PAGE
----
Updated: Sep 15, 2020
Author and Southern Christian Writers Conference member Judy Woodward Bates has been known for years as "The Bargainomics Lady," but she's now ventured out with her newly-published cozy mystery novel.
The book, appropriately, is called A Bargain to Die For and is based on her own experience as a bargain expert; it's newly released and available on Amazon and at Judy's website.
The experience in getting the book published was an eye-opening one for Judy, and she's excited to share her insight with fellow writers and SCWC members.
I recently talked to Judy about her book, but also her varied experiences as a published author in different genres and how faith affects and propels her writing.
Q: How did you get started in writing, and specifically as The Bargainomics Lady?
I've been writing just about my whole life. When my paternal grandfather, Papa Woodward, passed away, I was in the 2nd grade. The only way I knew to express my grief was to write about it. "Papa was a good man, a kind and gentle man. He worked 'til he was 72 and then his deathbed came." I was 7 years old.
My mom did a lot of substitute teaching in the junior high part of our school, Graysville, and I had an older sister. Between them, I was taught to read by about age 3 and was reading books before I started first grade.
I was 17 and Larry was 20 when we married. I was determined not to ask my folks for help - I'd turned down a college scholarship offer to marry Larry, and needless to say, my folks weren't wild about my choice. Anyway, I pinched pennies and worked all sorts of jobs, the longest of which was in the Pharmacy Dept of UAB Hospital where the Lord miraculously pointed me back to writing. I was given the departmental newsletter to edit and I had so much fun making it into something that was entertaining rather than merely dull info. This kicked off my writing bug and I began submitting to magazines galore. At one time I had 50 rejection letters in my desk drawer (back in the day of actual paper submissions and responses). FInally, I got a few "yes"es, and began writing for some Baptist publications. Being one of their writers made it mandatory to attend a writers' workshop in Nashville each year. That's where I met Sammie Barstow and Lisa Ford. They encouraged me, and Sammie and I stayed in touch. She told me about SCWC and I attended back when it was held at Samford. I learned so much!
Meanwhile, word of my frugality opened some doors for me and I began being invited to speak at churches and civic functions. My very first speaking engagement was announced on the marquis and a TV station (33/40, maybe - not sure) showed up and put a 30-second clip on their news segment that evening. That led to many invitations to speak on TV and radio and, eventually, to my regular spots on WBRC Fox 6 News at Noon and Good Day Alabama. I began my website when the speaking opportunities first opened up, and I've been posting tips, etc. ever since. I combined a lot of the info from my posts and articles I'd written and turned them into The Gospel Truth about Money Management, my first book, published by New Hope ages ago.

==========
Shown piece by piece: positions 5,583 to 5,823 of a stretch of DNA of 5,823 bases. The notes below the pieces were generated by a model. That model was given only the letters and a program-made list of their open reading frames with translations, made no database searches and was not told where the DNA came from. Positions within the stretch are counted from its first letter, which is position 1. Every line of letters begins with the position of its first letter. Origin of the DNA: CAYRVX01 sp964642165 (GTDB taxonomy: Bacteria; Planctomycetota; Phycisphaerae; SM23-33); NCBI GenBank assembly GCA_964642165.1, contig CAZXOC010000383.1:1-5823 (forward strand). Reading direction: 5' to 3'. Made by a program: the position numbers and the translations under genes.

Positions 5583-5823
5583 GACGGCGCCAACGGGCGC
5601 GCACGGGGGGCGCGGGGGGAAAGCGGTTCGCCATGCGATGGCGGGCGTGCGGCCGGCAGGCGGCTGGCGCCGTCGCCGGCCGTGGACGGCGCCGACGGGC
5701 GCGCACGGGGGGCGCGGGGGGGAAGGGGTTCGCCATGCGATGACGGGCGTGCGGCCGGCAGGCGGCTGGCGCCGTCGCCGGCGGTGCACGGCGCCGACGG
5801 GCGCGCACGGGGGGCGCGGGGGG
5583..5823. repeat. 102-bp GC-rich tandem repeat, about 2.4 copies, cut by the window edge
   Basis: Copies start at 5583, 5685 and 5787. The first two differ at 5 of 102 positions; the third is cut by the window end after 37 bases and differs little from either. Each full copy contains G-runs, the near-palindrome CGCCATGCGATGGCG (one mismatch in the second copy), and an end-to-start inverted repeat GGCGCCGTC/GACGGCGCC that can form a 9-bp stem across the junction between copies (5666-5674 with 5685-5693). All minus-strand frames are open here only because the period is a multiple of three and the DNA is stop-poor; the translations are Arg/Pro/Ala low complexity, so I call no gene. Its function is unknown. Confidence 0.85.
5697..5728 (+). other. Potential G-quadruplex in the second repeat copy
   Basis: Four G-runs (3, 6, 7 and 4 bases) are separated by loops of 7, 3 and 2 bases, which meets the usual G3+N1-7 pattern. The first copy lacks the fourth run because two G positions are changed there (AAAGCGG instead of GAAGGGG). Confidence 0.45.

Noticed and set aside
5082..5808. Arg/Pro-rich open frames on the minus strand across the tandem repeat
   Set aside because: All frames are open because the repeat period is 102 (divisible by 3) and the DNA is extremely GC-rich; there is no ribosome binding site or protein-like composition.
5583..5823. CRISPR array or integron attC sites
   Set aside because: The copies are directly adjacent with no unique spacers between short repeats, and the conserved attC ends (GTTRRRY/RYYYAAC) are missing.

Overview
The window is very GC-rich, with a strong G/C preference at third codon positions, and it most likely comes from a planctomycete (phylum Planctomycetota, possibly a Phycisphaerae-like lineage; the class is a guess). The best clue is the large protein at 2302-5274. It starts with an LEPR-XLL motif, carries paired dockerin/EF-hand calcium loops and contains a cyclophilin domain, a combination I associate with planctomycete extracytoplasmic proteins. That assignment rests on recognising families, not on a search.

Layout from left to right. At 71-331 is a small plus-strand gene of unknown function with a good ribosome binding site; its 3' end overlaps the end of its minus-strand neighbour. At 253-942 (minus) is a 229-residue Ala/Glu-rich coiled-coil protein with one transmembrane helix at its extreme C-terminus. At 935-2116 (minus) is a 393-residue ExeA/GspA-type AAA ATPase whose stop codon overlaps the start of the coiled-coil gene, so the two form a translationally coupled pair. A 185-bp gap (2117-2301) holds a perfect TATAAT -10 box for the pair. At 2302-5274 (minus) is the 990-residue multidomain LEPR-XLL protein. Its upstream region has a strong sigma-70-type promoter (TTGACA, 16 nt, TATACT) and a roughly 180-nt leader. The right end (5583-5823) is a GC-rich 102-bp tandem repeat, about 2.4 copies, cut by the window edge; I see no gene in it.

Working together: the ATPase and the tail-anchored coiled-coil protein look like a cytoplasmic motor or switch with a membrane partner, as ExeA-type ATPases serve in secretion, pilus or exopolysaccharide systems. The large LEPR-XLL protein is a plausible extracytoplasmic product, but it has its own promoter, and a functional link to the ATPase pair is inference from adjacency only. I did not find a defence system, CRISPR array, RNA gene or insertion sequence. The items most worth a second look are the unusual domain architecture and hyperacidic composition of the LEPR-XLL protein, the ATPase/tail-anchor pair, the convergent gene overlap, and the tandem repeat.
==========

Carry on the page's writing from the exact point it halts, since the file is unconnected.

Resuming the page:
Q: What other writing have you've done?
After the speaking opportunities mushroomed, I left UAB and began doing some travel writing. My first opportunity came in the form of a regular column in a small weekly newspaper. I highlighted free and inexpensive places to see around the state of Alabama, combining what eventually became "Bargainomics" (when I trademarked the word) with travel suggestions. That expanded as the speaking engagements grew. I was traveling to speak, so why not write about what I was seeing? After a number of articles had appeared in different magazines, including American Profile, North Georgia Journal, and Alabama Living, I began to receive invitations from PR firms for press trips, a.k.a. media tour, to all sorts of places. Whether I placed the article elsewhere or not, I always included it on my website's travel page, and often used info I'd learned on the press trip to introduce my audiences to new places and the best deals I'd learned about. In my second book, which I self-published under Bargainomics Publications' logo, I included some of the places I'd visited on these trips.